The Moose thanks a conservative for speaking the truth.
So many of our political debates these days are purposefully obscured by the abuse of language. For instance, repeal of the progressive inheritance tax on mega-estates becomes the elimination of the "death tax". When the Moose was an elephant, he recalls when Newt charged other Republican members a dollar that was to be placed in a jar in his office if they used the words "inheritance tax" instead of the approved term.
The battle over social security, of course, is another critical example of the Republicans using semantics to hide their true agenda. An article in today's Washington Post points out -
"As the two parties brace for the coming debate over restructuring Social Security, polls and focus groups for both sides have shown that voters -- especially older ones, who vote in disproportionately heavy numbers -- distrust any change that has the word "private" attached to it.
"The White House has a logical idea: Don't use the word. This is difficult because, after all, they would be "private" accounts, and Bush's plan would "partially privatize" Social Security.
"So Bush and his supporters have started using "personal accounts" instead of "private accounts" to refer to his plan to let younger workers invest part of their payroll taxes in stocks and bonds. Republican officials have begun calling journalists to complain about references to "private accounts," even though Bush called them that three times in a speech last fall."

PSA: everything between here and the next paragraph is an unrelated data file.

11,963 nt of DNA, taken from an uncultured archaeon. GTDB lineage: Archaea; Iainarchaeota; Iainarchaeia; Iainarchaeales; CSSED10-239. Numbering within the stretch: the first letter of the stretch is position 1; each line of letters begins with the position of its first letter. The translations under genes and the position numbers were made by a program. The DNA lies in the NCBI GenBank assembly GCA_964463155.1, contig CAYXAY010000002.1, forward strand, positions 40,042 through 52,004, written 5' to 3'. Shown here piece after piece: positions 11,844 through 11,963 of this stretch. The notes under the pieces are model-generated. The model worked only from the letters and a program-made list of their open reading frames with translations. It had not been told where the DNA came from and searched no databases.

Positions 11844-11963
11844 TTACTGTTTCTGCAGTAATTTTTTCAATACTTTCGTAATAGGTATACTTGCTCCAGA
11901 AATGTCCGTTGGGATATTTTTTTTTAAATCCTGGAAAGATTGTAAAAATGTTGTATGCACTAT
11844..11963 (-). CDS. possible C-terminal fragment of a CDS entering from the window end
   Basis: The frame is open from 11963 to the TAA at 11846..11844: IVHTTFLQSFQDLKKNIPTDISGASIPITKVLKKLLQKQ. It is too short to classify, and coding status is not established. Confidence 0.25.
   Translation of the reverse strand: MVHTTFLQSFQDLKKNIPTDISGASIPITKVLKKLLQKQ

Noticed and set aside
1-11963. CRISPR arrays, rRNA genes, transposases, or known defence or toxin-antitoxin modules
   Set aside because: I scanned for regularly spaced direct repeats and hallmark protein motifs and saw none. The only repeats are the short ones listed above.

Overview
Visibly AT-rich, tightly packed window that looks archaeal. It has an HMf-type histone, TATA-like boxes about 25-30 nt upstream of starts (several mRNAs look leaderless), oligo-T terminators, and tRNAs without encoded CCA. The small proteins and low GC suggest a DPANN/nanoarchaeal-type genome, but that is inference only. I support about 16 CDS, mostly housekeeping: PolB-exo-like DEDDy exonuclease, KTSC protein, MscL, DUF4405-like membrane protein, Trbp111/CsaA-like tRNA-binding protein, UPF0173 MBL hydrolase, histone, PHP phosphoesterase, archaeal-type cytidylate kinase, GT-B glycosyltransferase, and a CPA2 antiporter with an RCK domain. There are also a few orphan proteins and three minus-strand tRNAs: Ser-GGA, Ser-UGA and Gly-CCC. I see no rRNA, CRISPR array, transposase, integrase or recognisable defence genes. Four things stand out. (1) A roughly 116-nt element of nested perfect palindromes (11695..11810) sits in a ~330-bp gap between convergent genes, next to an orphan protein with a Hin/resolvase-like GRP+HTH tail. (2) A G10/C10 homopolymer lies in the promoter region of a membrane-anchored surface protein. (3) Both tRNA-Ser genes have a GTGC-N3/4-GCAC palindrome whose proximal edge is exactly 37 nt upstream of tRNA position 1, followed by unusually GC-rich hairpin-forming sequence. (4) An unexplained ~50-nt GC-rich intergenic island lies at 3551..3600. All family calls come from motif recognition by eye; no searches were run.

Unfortunately for the Bushies, one prominent conservative spilled the beans in the New York Times today about the real Republican objective on Social Security. Fortunately for us, Steve Moore offered some bracing candor. The quote deserves to be highlighted in bold because it is - so refreshingly honest -
"Social Security is the soft underbelly of the welfare state," said Stephen Moore, the former president of Club for Growth, an antitax group. "If you can jab your spear through that, you can undermine the whole welfare state."
The purpose of the President's reference to an "Ownership Society" is to mask the genuine objective which was offered by Mr. Moore - the withering away of the welfare state. Indeed, it is a very bold agenda.
And that is why stealth terminology is so critically important.